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Capitalism Made the Netherlands Successful – and Yet the Dutch Can’t Stand It

The opinions expressed by columnists are their own and do not necessarily represent the views of

This year, a book, "Pioneers of Capitalism," was published by the renowned academic publisher Princeton University Press. It recounts the history of the Netherlands and the authors Maarten Prak and Jan Luiten von Zanden write that “the Netherlands was one of the forerunners in the emergence of capitalism.”


The Netherlands was one of the first and strongest capitalist countries. Its economic progressiveness was one reason why this small country (with a population of just two million at the time) rose to become the world’s leading power and trading nation. In the seventeenth century, this little country was “the leading economy in the world. During this period, Dutch ships dominated the world’s seas and Dutch merchants spun an intercontinental commercial network in which grain, wine, spices, sugar, tobacco, porcelain, and humans were bought and sold. They developed new ways of doing business, the best known of which is the financing of commercial enterprises through the issuing of shares.”

The driving force behind the Netherlands’ global expansion was not the state, but the first two joint stock companies in history, the Dutch East India Company (VOC), founded in 1602, and the Dutch West India Company (WIC).

To date, the Netherlands is one of the most economically free countries in the world. In the Index of Economic Freedom 2023, which ranks economic freedom in 176 countries, the Netherlands comes in at No. 8 – far ahead of the U.S. (No. 25) and the U.K. (No. 28), which are often referred to as the birthplaces of capitalism. The Heritage Foundation, which compiles the Index of Economic Freedom (widely regarded as a “capitalism ranking”), praises above all the strong rule of law in the Netherlands and the healthy state of government finances. However, it awards negative ratings for “government spending” and the Netherlands’ excessive tax burden.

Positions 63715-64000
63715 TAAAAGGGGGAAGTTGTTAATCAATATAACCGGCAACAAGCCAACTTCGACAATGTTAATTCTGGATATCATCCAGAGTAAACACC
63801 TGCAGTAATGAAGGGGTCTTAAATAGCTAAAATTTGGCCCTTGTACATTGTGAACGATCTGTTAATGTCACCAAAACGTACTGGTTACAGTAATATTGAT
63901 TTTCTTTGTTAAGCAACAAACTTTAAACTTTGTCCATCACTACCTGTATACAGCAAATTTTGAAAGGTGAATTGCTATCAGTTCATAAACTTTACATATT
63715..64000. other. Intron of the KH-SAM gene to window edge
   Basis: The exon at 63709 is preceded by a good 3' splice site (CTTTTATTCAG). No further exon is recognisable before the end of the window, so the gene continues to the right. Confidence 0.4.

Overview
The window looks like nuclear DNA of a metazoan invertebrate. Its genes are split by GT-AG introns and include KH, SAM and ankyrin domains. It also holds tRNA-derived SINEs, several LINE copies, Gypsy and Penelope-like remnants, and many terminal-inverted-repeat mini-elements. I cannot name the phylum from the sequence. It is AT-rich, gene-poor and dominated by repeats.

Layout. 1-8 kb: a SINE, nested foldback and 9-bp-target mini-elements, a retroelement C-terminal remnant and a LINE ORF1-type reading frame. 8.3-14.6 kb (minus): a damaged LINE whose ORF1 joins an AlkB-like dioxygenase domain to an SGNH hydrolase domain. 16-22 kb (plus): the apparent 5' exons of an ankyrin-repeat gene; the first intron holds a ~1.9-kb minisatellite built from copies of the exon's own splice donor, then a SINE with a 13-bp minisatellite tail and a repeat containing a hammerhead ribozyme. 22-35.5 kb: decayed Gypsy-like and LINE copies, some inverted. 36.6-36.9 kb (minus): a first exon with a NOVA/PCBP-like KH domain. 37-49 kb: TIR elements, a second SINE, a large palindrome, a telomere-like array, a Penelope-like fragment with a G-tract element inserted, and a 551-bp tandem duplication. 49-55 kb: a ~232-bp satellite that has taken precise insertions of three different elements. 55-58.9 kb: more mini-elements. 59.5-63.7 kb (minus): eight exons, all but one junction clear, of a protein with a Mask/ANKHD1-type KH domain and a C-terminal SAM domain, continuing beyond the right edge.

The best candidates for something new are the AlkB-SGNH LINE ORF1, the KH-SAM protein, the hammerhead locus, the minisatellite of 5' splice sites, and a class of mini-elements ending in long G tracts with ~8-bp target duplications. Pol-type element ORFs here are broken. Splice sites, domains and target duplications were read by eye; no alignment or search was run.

Although the Index of Economic Freedom ranks the Netherlands as a whole as one of the most economically free countries in the world, capitalism and the market economy have a poorer image here than in almost any other country in the world. A survey on popular perceptions of the market economy and capitalism I commissioned Ipsos MORI to conduct in 34 countries in 2021 and 2022 for my book In Defense of Capitalism showed that there are only seven countries in which capitalism is more firmly rejected than in the Netherlands.

And this is by no means only due to the word “capitalism,” which is anathema in the Netherlands. The survey also included several questions that deliberately avoided using the word capitalism and instead described a free-market system – without using the inflammatory word itself. The results were no better. On the contrary: only in two of 34 countries, Russia and Bosnia-Herzegovina, was the image of the market economy even worse than in the Netherlands! 

According to the survey, higher earners and those who place themselves on the right of the political spectrum are quite indifferent toward the market economy and capitalism: in many other countries, high earners and those on the right of the political spectrum are usually among the staunchest advocates of capitalism. 


All of the data from the Netherlands point in the same direction: the Dutch reject the market economy and capitalism. The statements that received the greatest support in the Netherlands were “Capitalism promotes selfishness and greed” (44%) and “Capitalism leads to growing inequality” (41%). In contrast, the statement “Capitalism is an especially efficient economic system” received the least support (9%).

At the same time, the Netherlands has long been extraordinarily economically successful. At EUR 73,000, GDP per capita in 2022 was higher than in Germany, Great Britain, France, Spain, Italy and most other European countries. And in 2022, the Netherlands was the fourth strongest exporting nation in the world, ahead of Japan and South Korea! This is remarkable, especially considering that the Netherlands has only 17.5 million inhabitants – Germany as the third largest exporting country has five times more inhabitants, No. 1 China has 84 times more inhabitants and the United States, as No. 2, has 20 times more inhabitants than the Netherlands. 

From this example, it is clear just how long-lasting the impact of historical and economic traditions can be. Even though the Netherlands has long since ceased to be the world’s leading economic power, there is no country of comparable size that exports as many goods to the world as the Netherlands – and Europe’s largest port is also located in Rotterdam. The Dutch should love capitalism more, because it has, after all, made them so successful.


Rainer Zitelmann is a historian, sociologist and author of the book "In Defense of Capitalism."

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